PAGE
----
Translation:I do not have a ticket.
持っています (motte imasu) and あります (arimasu) are both commonly used to say that a person has/possesses something.
切符があります。(kippu ga arimasu)
A ticket exists. (I have a ticket)
切符を持っています。 (kippu o motte imasu)
I'm carrying a ticket. (I have a ticket)
切符がありません。 (kippu ga arimasen)
The ticket doesn't exist. (I don't have a ticket - either I never bought one, or I've checked where I expected it to be and it's not there)
切符を持っていません。 (kippu o motte imasen)
I'm not carrying a ticket. (I don't have a ticket on me; maybe I left it at home)
Typically on a train you need a ticket to get through the gate to get to the train, and then you need that same ticket to exit the gate.
On a local bus you usually pull a ticket when you get on that says what stop number you got on at, and then show that with the money you pay when you get off.
There are other systems, but I guess to answer your question, in my personal experience "strict".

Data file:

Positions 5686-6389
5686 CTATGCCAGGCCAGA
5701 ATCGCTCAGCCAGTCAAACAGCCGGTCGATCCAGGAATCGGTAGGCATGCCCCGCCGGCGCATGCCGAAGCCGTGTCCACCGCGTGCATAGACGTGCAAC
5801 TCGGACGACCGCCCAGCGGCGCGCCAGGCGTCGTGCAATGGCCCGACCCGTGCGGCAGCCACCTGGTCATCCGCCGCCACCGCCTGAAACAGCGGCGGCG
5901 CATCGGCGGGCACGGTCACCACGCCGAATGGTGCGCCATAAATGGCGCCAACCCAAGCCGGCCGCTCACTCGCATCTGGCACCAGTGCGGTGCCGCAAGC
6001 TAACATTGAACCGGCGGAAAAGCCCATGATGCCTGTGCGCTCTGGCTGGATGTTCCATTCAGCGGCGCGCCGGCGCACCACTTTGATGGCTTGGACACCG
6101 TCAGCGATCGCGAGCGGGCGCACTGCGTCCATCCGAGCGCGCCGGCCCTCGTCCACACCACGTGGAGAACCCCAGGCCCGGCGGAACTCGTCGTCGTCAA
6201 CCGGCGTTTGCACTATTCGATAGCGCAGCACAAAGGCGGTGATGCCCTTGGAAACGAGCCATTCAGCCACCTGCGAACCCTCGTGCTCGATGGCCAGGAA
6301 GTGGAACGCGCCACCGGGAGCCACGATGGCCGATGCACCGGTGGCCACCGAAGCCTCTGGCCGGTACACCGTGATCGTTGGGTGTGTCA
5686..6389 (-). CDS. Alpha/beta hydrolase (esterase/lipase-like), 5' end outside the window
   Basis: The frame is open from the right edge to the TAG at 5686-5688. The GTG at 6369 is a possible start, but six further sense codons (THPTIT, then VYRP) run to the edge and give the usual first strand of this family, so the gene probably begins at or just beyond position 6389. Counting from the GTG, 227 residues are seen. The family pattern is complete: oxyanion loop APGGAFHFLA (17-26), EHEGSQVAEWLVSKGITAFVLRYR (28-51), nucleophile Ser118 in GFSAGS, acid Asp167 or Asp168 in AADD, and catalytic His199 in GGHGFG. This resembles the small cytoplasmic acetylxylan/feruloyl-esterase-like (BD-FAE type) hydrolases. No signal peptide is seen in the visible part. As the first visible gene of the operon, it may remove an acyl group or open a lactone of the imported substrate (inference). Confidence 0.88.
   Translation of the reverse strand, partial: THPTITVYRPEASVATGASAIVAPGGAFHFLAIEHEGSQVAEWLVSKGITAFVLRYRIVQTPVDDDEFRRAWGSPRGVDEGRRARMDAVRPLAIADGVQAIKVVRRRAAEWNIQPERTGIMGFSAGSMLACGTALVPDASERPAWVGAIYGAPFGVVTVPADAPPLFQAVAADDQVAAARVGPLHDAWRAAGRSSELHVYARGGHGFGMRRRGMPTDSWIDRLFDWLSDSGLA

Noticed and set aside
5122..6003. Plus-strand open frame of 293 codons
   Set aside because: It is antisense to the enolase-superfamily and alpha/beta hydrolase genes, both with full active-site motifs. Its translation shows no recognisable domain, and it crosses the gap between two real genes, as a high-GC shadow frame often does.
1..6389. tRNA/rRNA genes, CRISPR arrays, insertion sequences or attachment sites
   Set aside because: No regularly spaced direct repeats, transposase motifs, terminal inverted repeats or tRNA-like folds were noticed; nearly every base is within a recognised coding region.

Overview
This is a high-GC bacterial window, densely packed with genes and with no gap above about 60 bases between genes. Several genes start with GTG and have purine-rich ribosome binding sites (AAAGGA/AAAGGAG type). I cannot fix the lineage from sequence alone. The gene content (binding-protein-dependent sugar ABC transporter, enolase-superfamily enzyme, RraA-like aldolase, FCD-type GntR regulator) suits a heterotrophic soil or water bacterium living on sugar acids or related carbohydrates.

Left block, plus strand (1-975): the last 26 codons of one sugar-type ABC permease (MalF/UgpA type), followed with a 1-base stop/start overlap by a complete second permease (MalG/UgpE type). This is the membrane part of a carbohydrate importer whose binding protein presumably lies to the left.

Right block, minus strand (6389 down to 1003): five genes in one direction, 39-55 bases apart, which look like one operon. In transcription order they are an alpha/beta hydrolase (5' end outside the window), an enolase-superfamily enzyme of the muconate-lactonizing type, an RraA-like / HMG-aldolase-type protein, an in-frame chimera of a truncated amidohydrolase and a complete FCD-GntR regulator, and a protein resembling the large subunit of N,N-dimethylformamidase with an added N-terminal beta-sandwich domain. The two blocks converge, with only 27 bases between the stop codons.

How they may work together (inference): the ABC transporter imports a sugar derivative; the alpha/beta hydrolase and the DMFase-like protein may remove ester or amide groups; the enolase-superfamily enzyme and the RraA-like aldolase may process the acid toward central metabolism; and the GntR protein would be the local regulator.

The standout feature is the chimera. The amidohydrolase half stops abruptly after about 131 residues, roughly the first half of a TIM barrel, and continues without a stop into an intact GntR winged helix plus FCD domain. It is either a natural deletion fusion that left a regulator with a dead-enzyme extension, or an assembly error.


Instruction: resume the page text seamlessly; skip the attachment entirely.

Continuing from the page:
In countries that use automatic ticket barriers (e.g. Japan and the UK), there are fewer ticket checks onboard the train. This has led to one type of 不正乗車 (fare evasion) called 煙管乗車.
The passenger only buys a ticket between the first two stations and the last two stations. Thus the ticket barriers allow the passenger through even though they have not paid for most of their journey.
However, I strongly recommend you do not try this. It is a criminal offence to fare dodge in Japan. If prosecuted, you would be deported and likely unable to return to Japan.